the stages in the column. Process simulation makes extensive use of thermodynamic properties, and they can have a profound inuence on the simulation results. Selecting the right models sometimes requires insight and experience from the user. It is your responsibility to assess whether or not the thermodynamic model you have selected is adequate for your needs. The main specication here is the selection of the K-value model. Other model specications depend on the type of K-value model selected. K-values describe the ratio of vapour (yi ) to iquid (xi ) mole fractions: Ki = yi /xi ; for each component. The various models employ different assumptions and models for the calculation of the vapour and liquid fugacities from which the equilibrium phase compositions are derived via the equilibrium relation (which states that at equilibrium the component fugacities in both phases are equal, see Chapter 10).

Figure 1.8: Context sensitive help.

Upon selecting a K-value model the items in the list for K-models are explained further when you press F1 for the online help, see Figure 1.8. You can browse the help by selecting the links that are visible in the various help screens. Use Esc to get out of the online help and select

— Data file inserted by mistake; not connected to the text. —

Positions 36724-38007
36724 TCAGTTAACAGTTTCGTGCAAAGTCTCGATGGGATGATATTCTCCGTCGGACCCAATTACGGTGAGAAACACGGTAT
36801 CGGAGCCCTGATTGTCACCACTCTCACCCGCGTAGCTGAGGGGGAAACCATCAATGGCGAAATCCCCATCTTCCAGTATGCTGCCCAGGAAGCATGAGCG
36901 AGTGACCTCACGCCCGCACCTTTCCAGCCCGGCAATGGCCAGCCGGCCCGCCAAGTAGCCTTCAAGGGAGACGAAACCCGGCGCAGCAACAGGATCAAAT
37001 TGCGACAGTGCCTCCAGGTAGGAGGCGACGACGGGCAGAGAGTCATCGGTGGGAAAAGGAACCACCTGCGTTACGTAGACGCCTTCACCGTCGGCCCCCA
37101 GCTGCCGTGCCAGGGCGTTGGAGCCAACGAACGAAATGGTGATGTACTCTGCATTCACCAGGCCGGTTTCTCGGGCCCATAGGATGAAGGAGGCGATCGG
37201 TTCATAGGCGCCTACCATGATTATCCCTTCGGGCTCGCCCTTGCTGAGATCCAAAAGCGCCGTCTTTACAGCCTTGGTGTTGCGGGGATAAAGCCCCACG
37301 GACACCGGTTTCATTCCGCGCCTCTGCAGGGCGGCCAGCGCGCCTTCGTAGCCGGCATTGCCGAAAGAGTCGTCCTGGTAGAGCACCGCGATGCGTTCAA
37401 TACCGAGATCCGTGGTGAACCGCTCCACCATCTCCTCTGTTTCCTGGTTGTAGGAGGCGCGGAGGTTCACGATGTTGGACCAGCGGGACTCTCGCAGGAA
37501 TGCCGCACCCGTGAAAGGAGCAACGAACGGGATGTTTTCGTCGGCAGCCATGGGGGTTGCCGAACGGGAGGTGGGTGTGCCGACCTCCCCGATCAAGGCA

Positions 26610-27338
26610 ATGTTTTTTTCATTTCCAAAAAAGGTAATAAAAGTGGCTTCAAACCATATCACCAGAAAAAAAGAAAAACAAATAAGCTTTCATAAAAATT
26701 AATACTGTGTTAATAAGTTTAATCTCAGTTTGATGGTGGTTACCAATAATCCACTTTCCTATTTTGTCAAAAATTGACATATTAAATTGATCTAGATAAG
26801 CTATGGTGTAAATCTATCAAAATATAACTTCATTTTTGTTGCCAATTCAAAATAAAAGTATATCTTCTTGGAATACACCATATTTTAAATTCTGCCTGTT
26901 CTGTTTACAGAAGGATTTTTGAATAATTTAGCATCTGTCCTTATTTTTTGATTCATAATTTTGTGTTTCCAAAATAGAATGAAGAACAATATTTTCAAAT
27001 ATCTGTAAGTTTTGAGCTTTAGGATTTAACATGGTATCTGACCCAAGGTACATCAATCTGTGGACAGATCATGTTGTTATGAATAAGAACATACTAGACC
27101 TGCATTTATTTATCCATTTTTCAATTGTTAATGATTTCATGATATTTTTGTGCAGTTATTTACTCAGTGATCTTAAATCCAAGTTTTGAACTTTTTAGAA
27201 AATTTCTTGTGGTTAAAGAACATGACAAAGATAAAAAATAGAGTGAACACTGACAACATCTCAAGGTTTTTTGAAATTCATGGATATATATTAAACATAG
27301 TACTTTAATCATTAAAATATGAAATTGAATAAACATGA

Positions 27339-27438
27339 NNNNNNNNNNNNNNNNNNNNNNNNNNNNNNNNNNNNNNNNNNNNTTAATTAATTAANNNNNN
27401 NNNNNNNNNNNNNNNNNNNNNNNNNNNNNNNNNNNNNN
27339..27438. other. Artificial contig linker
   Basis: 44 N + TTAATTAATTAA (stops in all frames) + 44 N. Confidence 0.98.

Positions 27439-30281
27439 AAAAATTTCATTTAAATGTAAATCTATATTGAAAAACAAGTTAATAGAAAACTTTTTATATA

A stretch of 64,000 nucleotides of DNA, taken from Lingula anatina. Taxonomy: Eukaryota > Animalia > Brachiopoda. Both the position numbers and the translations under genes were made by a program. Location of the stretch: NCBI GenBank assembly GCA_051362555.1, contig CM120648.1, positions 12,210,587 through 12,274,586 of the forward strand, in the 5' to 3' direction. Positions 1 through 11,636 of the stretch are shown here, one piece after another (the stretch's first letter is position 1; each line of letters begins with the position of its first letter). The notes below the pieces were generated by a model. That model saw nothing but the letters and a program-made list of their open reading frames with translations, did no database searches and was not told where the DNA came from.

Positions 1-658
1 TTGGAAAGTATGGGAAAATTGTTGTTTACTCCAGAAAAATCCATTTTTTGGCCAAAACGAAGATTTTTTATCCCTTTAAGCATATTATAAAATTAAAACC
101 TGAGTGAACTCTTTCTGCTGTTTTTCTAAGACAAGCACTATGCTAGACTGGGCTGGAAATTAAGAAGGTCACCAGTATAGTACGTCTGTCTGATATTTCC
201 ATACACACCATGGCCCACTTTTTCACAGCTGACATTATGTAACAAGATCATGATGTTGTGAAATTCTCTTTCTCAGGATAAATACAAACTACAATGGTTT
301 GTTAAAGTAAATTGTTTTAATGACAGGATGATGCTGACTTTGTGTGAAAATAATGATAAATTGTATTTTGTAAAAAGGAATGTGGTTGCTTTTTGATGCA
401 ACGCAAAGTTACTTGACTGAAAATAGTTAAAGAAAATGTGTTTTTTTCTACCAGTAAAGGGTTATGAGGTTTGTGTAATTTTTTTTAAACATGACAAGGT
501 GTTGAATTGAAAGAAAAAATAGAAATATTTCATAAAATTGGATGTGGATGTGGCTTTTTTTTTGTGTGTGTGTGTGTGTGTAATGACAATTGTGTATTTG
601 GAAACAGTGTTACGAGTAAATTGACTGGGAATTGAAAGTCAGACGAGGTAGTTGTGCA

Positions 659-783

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the DECHEMA K-model, UNIFAC for the activity coefcients, and Antoine for the vapor pressures. These are reasonably good model selections for the fairly ideal Benzene/Toluene system of our example. Use as enthalpy model none. This means that the enthalpies for the liquid and vapor are assumed constant and equal for all the components. This assumption is often referred to as Equimolar Overow or Constant Molar Overow (CMO). It implies that the vapor and liquid ows up and down the column are constant from stage to stage (except around stages that involve feed or product streams). After selecting the thermodynamic models we need to load the data needed by these models. As Antoine parameters are already part of the pure component data loaded, and the UNIFAC model is a group contribution method for which we know the components groups, no further input is required. This is shown in the area where the thermodynamic model parameters are to be entered with a message that no further input is required. The tab sheet also has a green checkmark indicating it is nished. However, other models most likely will require specication of model parameters. Using F6 we switch to the next input screen. This brings us to the physical properties where we can dene models for densities, viscosities, thermal conductivities, surface tension, and diffusivities. ChemSep provides a default set of model selections so no user input is required. If you want your own selection, uncheck the checkbox Use default methods and all the selections will become visible. This is not needed now and we use F6 again for the next input screen, which is reactions. As benzene and toluene do not react with each other, we can skip this item and move to the next item in the input: Feeds.